Image Analysis and Deconvolution
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Deconvolution of adaptive optics images: from theory to practice
Practical guidelines are proposed for deconvolution of partially adaptive optics corrected images: from raw data to high photometric precision object restoration. Preliminary processing is discussed (detector calibration, background subtraction...). The deconvolution scheme itself is then presented. It takes into account the noise statistics in the image, the imprecise knowledge of the point spread function (PSF), and the available a priori information on the object (spatial structure, positivity...). This deconvolution scheme is first validated on simulated images of NAOS, the AO system of the VLT and then applied to astronomical images. In particular, an edge preserving regularization is tested on several solar system objects: Io, Uranus and Neptune.
ESO photometric and astrometric analysis program for AO: a programmatic and numerical analysis
The European Southern Observatory is currently developing an array of software analysis packages to perform Photometry and Astrometry (P&A) on both stellar and diffuse objects observed with Adaptive Optics (AO) Systems. As they are complete, the component programs of ESO-PAPAO will be made available to AO observers using ADONIS on the 3.6 meter telescope at La Silla and, later, those using the various AO systems being developed for the 8.2 meter VLT telescopes at Paranal, such as NAOS- CONICA and MACAO-SINFONI. The performances of the ESO-PAPAO package are being extensively quantified; both to support their use in astrophysical analysis and as a guide for the definition of AO observing programs. The algorithms are being developed in IDL. A user interface allows immediate access to the ESO-PAPAO by observers not familiar with IDL. We will describe the objectives of the ESO-PAPAO; the calibrated ADONIS data sets that have been collected for distribution to contributors to the ESO-PAPAO program, and the methods and results of numerical tests of photometric precision in comparisons of the various different analysis packages. In particular, the STARFINDER program, developed at the University of Bologna in a collaborative effort with ESO, has been applied to data from ADONIS at La Silla, UHAO at Mauna Kea, and HST. Results from the analysis of this astronomical AO data will be presented -- photometric precision of 0.02 to 0.05 magnitudes, and astrometric precision of approximately 0.1 pixel in crowded fields with strong isoplanatic effects.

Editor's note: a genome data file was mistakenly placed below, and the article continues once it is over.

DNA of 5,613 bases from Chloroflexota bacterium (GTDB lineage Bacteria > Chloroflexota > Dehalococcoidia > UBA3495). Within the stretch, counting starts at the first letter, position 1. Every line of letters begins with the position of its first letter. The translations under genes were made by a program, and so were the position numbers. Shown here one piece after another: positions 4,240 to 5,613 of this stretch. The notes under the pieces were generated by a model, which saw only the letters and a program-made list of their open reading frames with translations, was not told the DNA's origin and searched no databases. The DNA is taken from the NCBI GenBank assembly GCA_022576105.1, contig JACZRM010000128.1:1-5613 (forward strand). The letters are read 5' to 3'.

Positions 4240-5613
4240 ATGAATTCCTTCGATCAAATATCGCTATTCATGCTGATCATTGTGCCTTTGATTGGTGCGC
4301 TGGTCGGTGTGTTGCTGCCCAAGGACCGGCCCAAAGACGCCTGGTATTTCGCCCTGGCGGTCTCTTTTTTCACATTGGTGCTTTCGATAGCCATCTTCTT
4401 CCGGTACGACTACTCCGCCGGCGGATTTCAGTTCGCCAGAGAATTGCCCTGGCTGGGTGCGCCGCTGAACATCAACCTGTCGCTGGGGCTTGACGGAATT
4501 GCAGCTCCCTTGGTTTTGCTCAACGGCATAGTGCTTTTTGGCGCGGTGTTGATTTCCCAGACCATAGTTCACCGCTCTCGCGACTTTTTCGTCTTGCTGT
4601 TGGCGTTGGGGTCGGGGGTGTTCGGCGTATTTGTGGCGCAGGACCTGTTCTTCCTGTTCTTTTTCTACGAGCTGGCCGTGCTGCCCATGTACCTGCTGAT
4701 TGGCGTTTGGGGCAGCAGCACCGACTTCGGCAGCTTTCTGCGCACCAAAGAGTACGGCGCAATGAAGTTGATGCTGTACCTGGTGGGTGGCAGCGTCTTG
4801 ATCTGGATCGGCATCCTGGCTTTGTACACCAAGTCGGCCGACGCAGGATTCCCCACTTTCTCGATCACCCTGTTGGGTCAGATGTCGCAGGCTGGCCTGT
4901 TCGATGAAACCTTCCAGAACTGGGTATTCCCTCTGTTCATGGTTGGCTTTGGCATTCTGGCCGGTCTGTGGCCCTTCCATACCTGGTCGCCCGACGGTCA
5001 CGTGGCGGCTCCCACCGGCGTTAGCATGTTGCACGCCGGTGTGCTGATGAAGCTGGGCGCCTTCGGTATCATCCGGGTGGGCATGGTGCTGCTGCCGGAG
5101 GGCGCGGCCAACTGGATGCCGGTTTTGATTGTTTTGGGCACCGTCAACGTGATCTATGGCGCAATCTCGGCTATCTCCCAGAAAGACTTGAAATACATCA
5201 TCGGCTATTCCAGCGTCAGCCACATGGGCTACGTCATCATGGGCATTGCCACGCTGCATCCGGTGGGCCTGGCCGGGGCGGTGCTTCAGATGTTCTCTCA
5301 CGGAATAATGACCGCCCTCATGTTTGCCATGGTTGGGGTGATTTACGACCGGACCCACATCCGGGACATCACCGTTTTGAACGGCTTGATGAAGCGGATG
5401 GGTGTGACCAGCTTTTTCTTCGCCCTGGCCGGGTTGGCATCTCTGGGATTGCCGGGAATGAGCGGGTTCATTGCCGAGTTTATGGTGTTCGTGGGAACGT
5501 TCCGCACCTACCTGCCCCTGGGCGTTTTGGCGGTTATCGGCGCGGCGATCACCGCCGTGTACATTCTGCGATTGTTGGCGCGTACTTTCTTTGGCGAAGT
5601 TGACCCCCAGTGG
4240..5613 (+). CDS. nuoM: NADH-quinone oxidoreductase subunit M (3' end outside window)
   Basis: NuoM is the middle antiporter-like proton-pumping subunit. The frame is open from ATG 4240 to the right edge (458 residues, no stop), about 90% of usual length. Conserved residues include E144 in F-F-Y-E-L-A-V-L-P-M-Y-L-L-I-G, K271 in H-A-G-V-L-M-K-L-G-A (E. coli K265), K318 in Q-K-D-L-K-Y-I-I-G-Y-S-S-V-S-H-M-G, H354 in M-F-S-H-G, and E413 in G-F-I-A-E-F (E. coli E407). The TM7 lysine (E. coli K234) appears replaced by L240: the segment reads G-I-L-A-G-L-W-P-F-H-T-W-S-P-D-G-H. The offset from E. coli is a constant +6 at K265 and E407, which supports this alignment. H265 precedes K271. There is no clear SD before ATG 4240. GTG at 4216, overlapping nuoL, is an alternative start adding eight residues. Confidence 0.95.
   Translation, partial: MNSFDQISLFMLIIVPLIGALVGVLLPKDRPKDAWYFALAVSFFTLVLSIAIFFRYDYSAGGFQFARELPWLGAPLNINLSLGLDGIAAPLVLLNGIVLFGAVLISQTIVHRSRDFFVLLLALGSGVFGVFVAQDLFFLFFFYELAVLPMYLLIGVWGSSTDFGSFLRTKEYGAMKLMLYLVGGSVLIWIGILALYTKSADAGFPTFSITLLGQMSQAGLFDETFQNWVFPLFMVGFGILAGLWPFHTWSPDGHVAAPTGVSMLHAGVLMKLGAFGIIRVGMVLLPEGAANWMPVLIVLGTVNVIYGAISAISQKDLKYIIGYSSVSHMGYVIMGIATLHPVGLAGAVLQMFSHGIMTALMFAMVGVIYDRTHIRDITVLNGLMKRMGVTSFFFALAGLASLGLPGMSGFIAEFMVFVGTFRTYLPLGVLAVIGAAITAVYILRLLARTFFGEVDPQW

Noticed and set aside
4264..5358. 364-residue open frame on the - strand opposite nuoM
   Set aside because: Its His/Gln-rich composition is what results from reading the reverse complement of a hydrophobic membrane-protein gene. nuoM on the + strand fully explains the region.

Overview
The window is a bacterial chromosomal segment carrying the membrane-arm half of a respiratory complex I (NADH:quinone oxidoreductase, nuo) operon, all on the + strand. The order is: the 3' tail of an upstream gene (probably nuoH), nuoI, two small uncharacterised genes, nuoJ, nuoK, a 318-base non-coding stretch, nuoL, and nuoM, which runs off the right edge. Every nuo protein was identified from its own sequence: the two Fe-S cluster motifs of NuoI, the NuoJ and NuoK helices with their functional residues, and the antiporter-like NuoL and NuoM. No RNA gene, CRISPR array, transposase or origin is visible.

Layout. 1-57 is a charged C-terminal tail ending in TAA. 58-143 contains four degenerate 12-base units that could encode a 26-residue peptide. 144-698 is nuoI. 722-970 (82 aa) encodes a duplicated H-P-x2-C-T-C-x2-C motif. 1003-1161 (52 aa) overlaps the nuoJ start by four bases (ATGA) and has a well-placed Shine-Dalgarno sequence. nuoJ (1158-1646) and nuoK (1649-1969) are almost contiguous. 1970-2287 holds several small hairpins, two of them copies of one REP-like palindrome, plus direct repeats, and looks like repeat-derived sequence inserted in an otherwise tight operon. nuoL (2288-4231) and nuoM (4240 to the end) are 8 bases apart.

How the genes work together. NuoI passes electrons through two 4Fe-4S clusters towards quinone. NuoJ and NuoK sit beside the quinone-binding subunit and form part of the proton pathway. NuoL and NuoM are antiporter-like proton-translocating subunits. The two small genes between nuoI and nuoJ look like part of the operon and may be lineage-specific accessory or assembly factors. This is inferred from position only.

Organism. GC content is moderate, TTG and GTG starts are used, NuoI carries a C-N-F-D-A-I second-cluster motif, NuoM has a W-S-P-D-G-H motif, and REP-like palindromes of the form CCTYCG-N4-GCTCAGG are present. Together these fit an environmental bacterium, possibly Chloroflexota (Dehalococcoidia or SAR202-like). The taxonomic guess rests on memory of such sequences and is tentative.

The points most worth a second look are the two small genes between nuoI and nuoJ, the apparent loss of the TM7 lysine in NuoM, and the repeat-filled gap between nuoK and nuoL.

Atmospheric Characterization and Modeling
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Anisoplanicity studies within NGC6871